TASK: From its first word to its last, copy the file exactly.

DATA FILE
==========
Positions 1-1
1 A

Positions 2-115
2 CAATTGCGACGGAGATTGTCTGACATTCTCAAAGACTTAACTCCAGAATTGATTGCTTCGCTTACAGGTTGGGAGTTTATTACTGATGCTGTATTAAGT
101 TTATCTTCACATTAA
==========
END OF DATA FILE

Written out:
Positions 1-1
1 A

Positions 2-115
2 CAATTGCGACGGAGATTGTCTGACATTCTCAAAGACTTAACTCCAGAATTGATTGCTTCGCTTACAGGTTGGGAGTTTATTACTGATGCTGTATTAAGT
101 TTATCTTCACATTAA